Humble Boy Paperback
Humble Boy is a comedy about broken vows, failed hopes and the joys of bee-keeping.All is not well in the Humble hive.
Thirty-five-year-old Felix Humble is a Cambridge astro-physicist in search of a unified field theory.
Following the sudden death of his father, Felix returns to his middle England home and his difficult and demanding mother, where he soon realises that his search for unity must include his own chaotic home life.Humble Boy premi red at the Royal National Theatre, London, in August 2001, and transferred to the Gielgud Theatre, London, in 2002.
The play was the winner of the Susan Smith Blackburn Award 2001, the Critics' Circle Best New Play Award 2002, and the People's Choice Best New Play Award 2002.
- Format: Paperback
- Pages: 112 pages
- Publisher: Faber & Faber
- Publication Date: 20/08/2001
- Category: Plays, playscripts
- ISBN: 9780571212873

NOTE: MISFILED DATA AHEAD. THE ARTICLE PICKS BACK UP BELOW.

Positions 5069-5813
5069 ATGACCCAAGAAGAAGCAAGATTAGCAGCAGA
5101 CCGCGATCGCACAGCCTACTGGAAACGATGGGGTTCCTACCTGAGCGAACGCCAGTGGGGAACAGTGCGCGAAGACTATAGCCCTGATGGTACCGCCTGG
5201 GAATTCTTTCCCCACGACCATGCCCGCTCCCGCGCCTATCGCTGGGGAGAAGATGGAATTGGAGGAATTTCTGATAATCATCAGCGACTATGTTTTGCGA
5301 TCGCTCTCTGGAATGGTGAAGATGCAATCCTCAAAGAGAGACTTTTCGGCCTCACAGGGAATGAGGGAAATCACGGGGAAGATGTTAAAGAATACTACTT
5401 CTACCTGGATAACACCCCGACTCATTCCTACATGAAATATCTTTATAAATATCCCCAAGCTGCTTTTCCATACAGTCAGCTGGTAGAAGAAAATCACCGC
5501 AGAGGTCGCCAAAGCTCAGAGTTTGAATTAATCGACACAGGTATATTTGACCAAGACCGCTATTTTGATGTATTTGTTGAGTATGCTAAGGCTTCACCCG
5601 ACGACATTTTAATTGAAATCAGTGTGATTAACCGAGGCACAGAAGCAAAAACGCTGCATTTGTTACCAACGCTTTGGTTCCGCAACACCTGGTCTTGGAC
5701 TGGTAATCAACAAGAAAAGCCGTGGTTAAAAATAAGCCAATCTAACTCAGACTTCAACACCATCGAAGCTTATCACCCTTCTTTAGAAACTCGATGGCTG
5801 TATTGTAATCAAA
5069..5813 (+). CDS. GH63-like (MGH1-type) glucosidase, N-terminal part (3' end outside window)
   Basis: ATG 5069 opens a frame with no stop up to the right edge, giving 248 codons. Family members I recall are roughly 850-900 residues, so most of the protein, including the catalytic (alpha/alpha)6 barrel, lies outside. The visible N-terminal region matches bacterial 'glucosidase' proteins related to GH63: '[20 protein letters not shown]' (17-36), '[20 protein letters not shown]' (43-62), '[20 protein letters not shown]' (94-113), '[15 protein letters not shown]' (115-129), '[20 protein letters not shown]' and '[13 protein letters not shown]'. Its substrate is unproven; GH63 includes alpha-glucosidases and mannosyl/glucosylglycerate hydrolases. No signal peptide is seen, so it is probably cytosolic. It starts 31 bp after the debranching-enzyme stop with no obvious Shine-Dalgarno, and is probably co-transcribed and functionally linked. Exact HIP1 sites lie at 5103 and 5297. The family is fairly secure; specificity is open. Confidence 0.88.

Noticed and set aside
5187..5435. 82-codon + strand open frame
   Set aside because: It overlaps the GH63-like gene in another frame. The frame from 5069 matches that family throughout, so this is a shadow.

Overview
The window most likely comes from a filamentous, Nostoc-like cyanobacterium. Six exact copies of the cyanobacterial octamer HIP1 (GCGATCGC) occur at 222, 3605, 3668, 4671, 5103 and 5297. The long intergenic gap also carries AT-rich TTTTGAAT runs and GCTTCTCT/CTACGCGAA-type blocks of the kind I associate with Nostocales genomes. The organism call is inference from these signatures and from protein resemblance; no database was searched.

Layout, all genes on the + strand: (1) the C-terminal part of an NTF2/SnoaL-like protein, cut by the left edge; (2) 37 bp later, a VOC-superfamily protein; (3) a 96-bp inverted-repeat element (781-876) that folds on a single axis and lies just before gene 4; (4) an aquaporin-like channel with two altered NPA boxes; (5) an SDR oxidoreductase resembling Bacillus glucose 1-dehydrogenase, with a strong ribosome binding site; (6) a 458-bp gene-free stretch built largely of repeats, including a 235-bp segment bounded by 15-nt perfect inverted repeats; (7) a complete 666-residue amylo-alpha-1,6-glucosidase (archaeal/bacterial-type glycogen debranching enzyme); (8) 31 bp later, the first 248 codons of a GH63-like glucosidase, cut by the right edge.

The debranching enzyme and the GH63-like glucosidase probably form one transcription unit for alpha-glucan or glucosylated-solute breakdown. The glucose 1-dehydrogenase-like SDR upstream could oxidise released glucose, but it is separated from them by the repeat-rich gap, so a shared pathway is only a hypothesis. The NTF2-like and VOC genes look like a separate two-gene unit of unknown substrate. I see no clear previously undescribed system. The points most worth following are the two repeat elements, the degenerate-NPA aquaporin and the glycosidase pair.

Showing 1 - 2 of 2 reviews.
Review by Hagelstein
This British play is a compelling family drama about what happens after James Humble dies in his garden, leaving his astro-physicist son, Felix; his demanding, imperious widow, Flora; and her bumbling, drunken and besotted long-time lover, George Pye, to battle over what they need from each other. George’s daughter, Rosie, Felix’s once-jilted lover, is also around – the cool-headed one of the bunch.There are a lot of complexities, twists, anger, hurt feelings, and pure humor in Humble Boy. Rosie may sum up the theme of the play the best: “Time doesn’t heal, but it accommodates.”
Review by quantum_flapdoodle
A play about science, this one about entomology. A bee keeper dies, and his son, a theoretical astrophysicist, returns home for his funeral. This brings him into direct conflict with his mother, who has seized the opportunity to get rid of the bees, and who is having an affair with a local businessman. Mostly a decent play about the difficulties of human relationships. The only truly likable character in the play is the gardener, a mysterious man who arrives and departs at strategic times in the play, and is part of a twist in the ending. The author should have checked her scientific facts a little more closely, however, as entomologists are not likely to spread the misinformation that a bee is aerodynamically unable to fly. I particularly enjoyed the ending scene in the garden, where botany takes the lead for a few minutes, an unusual foray into the world of scientific nomenclature, and a treat for a plant taxonomist.